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Selected Blog Posts

Thursday, 8 October 2020

Llama preview 0.1.2

A dotnet tool for compiling an LLVM bitcode file into a dotnet assembly

Monday, 20 April 2020

SourceGear.Rust.NET preview 0.1.0

Don't even think about trying to use this for real work.

Tuesday, 10 March 2020

My exploration of Rust and .NET

A long yarn about some work I've been doing toward the ability to use Rust for .NET development.

Tuesday, 15 October 2019

.NET Core -- Choices

What happens when you reach the point where everything you want to do is too risky?

Wednesday, 2 October 2019

Xamarin.Forms: LayoutOptions

Things with LayoutOptions in Xamarin.Forms can get weird.

Monday, 16 September 2019

Xamarin.Forms: StackLayout vs Grid

An example from Xamarin.Forms of how choosing the path that is the most convenient for the developer can end up making things worse for the user.

Wednesday, 14 August 2019

Nullable references in C# 8.0

There are a few aspects of C# 8.0 nullable references that may seem surprising, but I like my compiler to complain about potential problems, so I am enthusiastic about using this feature more.

Tuesday, 2 July 2019

Using Span for high performance interop with unmanaged libraries

The challenges of interop with an unmanaged library that deals in zero-terminated strings

Monday, 24 June 2019

Dynamic loading of native code with .NET

My problem with DllImport is that the library name has to be hard-coded at compile time.

Tuesday, 30 April 2019

Exploring wasm2cil performance

Very early and very rough comparisons against wasmtime and native

Tuesday, 23 April 2019

Running WebAssembly and WASI with .NET

A project that can take a WebAssembly/WASI module and convert it into a .NET assembly on disk.

Wednesday, 10 April 2019

Bringing 12-year-old WPF code to .NET Core 3

This code was developed on .NET 2.0 with Visual Studio 2005, but it required only minimal effort to bring it into the modern age.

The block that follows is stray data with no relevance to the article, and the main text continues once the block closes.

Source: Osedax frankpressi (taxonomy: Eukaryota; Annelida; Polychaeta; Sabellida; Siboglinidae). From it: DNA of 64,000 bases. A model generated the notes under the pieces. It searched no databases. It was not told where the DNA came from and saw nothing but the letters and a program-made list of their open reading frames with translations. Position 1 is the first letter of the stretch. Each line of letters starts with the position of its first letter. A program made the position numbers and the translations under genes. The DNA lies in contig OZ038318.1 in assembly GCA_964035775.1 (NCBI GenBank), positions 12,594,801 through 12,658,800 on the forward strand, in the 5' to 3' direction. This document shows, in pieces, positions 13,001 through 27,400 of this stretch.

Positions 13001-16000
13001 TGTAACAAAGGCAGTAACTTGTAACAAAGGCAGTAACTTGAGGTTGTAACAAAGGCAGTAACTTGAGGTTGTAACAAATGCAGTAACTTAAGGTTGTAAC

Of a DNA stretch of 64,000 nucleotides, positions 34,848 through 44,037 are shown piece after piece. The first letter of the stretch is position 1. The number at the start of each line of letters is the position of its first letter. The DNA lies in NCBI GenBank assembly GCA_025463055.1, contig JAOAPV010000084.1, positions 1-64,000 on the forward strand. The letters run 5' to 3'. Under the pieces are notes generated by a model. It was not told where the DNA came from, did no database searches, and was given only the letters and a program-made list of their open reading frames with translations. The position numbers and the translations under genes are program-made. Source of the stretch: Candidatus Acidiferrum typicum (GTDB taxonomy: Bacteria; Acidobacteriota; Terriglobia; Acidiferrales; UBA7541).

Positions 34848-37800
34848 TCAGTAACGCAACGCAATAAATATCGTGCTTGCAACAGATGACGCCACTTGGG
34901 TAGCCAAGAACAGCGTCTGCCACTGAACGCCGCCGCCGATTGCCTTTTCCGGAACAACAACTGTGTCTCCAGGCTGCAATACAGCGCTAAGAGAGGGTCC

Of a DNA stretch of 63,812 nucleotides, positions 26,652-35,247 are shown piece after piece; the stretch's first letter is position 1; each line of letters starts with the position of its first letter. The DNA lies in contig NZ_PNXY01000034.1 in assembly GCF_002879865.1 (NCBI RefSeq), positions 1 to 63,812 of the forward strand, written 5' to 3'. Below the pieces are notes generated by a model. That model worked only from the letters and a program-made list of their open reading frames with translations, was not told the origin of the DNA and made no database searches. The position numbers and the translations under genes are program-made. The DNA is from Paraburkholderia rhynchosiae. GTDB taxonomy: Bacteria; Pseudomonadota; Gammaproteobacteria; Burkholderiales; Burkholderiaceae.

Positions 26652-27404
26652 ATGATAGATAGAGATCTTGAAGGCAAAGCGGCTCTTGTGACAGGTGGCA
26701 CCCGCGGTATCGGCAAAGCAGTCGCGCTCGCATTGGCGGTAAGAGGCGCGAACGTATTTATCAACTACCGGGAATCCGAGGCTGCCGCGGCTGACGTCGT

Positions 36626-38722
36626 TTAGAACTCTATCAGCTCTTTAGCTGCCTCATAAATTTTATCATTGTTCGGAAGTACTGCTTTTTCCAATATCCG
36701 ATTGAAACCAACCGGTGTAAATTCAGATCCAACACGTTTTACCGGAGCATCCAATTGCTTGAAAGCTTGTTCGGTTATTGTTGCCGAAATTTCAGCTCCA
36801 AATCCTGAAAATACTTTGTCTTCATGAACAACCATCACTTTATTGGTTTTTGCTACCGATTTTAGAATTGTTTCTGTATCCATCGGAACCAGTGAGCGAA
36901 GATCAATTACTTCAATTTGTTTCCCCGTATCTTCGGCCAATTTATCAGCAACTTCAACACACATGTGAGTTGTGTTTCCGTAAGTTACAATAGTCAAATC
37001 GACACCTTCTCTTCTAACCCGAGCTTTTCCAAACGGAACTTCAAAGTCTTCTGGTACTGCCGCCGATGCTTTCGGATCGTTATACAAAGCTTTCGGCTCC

Tuesday, 9 April 2019

(Follow-up to) Attracting more developers to F#

Most of the feedback I received was positive, but not all of it, and I now see that my post had some minor problems, and a couple of major ones.

Friday, 5 April 2019

Attracting more developers to F#

The least effective way to promote F# adoption is the one that comes most naturally.

Monday, 25 March 2019

Building PepTown with .NET: App Overview

PepTown is our smartphone-based fundraising solution for high-school sports teams. The architecture of PepTown is .NET throughout. This blog entry is an overview of some of the choices we made when building the mobile app.

Tuesday, 19 March 2019

Non-idiomatic F#

I claim that writing non-functional F# works out WAY better than writing functional C#.

Wednesday, 15 June 2016

SQLite and Android N

The upcoming release of Android N is going to cause problems for many apps that use SQLite.

Monday, 8 June 2015

My initial experience with Rust

I wrote a bunch of Rust code. I liked it.

Monday, 5 January 2015

Why your F# evangelism isn't working

Yes, F# has a seven year head start, but Swift will cross the chasm first. This has nothing to do with the relative merits of these two languages. The simple fact is that C# is kinda great and Objective-C is kinda dreadful.

Monday, 14 May 2007


But right after a spec is written, a document is usually the wrong form. It started out as a document only because that form was most convenient for the author. But a document is not the most convenient form for the people who are reading or using the spec, and those people have the author outnumbered. Most of those readers/users want that spec to be a database instead of a document.

Friday, 11 November 2005

My life as a Code Economist

So why would an ISV ever intentionally release a product with known bugs?

Tuesday, 19 August 2003

Career Calculus

I submit that worrying about how others perceive your C value is a waste of time. The key to a great career is to focus on L, the first derivative of the equation. L is the rate at which your cluefulness is changing over time. The actual value of C at any given moment is usually a distraction. Only one question matters: With each day that goes by, are you getting more clueful, or less clueful? Or are you just stuck?

Tuesday, 15 April 2003

Memoirs From the Browser Wars

We sold our browser technology to 120 companies, but one of them slaughtered the other 119.